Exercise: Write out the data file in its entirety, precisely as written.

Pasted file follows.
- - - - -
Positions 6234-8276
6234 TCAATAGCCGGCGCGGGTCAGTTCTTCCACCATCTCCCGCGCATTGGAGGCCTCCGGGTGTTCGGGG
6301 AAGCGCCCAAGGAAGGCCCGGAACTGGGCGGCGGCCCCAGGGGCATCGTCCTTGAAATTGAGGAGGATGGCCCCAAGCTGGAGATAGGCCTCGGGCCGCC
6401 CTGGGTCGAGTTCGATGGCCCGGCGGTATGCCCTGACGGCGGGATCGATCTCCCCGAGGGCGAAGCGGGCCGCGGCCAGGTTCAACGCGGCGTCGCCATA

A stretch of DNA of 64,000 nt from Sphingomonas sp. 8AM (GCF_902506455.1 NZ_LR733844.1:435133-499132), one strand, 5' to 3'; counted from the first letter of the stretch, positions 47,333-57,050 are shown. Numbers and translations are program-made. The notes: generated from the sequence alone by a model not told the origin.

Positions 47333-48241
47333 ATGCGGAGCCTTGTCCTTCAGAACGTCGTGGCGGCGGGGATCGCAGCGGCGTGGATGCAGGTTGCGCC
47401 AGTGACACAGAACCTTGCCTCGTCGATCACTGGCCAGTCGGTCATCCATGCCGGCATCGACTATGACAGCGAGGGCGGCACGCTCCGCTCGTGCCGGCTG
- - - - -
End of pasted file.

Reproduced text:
Positions 6234-8276
6234 TCAATAGCCGGCGCGGGTCAGTTCTTCCACCATCTCCCGCGCATTGGAGGCCTCCGGGTGTTCGGGG
6301 AAGCGCCCAAGGAAGGCCCGGAACTGGGCGGCGGCCCCAGGGGCATCGTCCTTGAAATTGAGGAGGATGGCCCCAAGCTGGAGATAGGCCTCGGGCCGCC
6401 CTGGGTCGAGTTCGATGGCCCGGCGGTATGCCCTGACGGCGGGATCGATCTCCCCGAGGGCGAAGCGGGCCGCGGCCAGGTTCAACGCGGCGTCGCCATA

A stretch of DNA of 64,000 nt from Sphingomonas sp. 8AM (GCF_902506455.1 NZ_LR733844.1:435133-499132), one strand, 5' to 3'; counted from the first letter of the stretch, positions 47,333-57,050 are shown. Numbers and translations are program-made. The notes: generated from the sequence alone by a model not told the origin.

Positions 47333-48241
47333 ATGCGGAGCCTTGTCCTTCAGAACGTCGTGGCGGCGGGGATCGCAGCGGCGTGGATGCAGGTTGCGCC
47401 AGTGACACAGAACCTTGCCTCGTCGATCACTGGCCAGTCGGTCATCCATGCCGGCATCGACTATGACAGCGAGGGCGGCACGCTCCGCTCGTGCCGGCTG